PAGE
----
Low-cost funds don't have to mean low returns
Administrative charges aren't as high as those that come with traditionally managed funds, but can they beat the market? Emma Dunkley reports
Sunday 24 July 2011
A low-cost active fund is supposed to be a little like getting Waitrose quality products at Aldi prices.
You get all the advantages of specialist fund managers and their teams shifting through the good shares from the duds but at a comparatively lower cost than a traditional managed fund.
However, are these low-cost funds the real deal or just yet another exercise in marketing hype? And does the old maxim that you get what you pay for hold true in fund choice as in nearly every walk of life?
The two ideals that spring to mind when you plan to put your money in a fund are high returns and low costs. You want to see your investment rise more than the market, but at the same time, you do not want to have your cash eaten away by large fees. On the other side of the coin, if opting for funds with low charges you may find yourself yearning for higher potential returns.
So how can you beat the market on the cheap? In the past six months, both JP Morgan and Schroders have launched low-cost funds run by managers. The Schroders UK Core fund, for example, is managed by an experienced team and has an overall charge, or total expense ratio (TER), of 0.40 per cent. Compare this with a TER of 1.70 per cent for the average UK fund and the cost saving is clear to see. To add to the low-cost attraction, the Schroders fund has no initial charge, no performance fees and no exit charge.
Yet, as the old adage goes, if it sounds too good to be true, it probably is. You might wonder if these funds can actually beat the market for such a low cost. The UK Core fund aims to return 1 per cent above the market, or the FTSE All Share index, each year after the 0.40 per cent charge.
Robin Stoakley, the managing director of UK intermediary at Schroders, says he believes these funds offer a chance to outperform the market for a low price. "These funds are not designed to provide the same returns as a typical active fund," says Mr Stoakley. "This is one that steadily beats the market each year."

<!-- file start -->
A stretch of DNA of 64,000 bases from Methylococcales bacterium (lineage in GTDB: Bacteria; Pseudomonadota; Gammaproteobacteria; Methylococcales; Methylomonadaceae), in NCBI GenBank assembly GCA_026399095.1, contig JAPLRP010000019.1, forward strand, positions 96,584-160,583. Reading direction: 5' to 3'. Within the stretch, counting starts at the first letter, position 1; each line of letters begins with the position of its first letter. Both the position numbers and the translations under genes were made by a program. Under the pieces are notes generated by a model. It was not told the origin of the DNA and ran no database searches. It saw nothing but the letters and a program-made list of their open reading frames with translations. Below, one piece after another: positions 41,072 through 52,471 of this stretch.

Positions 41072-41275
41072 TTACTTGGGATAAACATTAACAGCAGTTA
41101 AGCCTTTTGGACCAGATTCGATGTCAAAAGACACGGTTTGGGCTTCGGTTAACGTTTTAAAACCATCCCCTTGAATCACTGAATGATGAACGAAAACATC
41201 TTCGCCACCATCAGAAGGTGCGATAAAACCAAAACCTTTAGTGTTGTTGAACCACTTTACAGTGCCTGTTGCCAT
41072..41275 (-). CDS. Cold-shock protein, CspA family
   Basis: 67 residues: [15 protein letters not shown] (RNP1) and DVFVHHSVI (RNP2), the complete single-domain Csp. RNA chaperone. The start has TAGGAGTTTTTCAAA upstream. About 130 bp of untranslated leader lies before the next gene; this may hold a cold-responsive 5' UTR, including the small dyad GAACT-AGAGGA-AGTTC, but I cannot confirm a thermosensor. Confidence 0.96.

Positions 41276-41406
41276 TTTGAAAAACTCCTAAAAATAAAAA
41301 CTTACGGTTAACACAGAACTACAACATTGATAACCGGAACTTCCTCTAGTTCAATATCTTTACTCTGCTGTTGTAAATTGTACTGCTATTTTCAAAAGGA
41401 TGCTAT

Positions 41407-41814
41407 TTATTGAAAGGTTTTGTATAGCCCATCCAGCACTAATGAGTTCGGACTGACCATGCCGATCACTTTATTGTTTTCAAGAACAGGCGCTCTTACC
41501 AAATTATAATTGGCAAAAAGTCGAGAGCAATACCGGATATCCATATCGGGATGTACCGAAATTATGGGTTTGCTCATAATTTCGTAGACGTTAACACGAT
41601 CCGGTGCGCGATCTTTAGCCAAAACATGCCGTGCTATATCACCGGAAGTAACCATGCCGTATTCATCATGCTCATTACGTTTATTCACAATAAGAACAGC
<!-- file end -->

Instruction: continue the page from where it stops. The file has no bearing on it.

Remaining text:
However, some doubt whether these funds can beat the market, and question the point in buying one when you can invest in a fund that provides much higher returns. Darius McDermott, the managing director of Chelsea Financial Services, says: "If these low-cost funds are charging only about 0.40 per cent, they can't be offering much more return than the market."
He says in a 10-year period, higher cost funds run by well-known managers such as Richard Buxton or Anthony Bolton have significantly beaten the market, with the UK's top funds returning as much as 170 per cent over this time.
And if you do not want to pay high charges but still need a return in line with the market, index tracker funds or exchange-traded funds (ETFs) are lower in cost. The db-X-trackers FTSE 100 ETF has an overall charge, or TER, of 0.30 per cent, while the Vanguard FTSE UK Equity index fund has a charge of 0.15 per cent.
David Norman, the joint chief executive of TCF Investment, says if you have a choice of a lower cost product or one with higher charges, go for the cheaper option as cost is one of the biggest risks of investing.
But if you think these low-cost managed funds work like index trackers or ETFs, think again. Ben Seager-Scott, a senior analyst at Bestinvest, says: "These funds are actively managed, and unlike trackers or ETFs they do not have to hold a stock if the manager does not want to invest in it."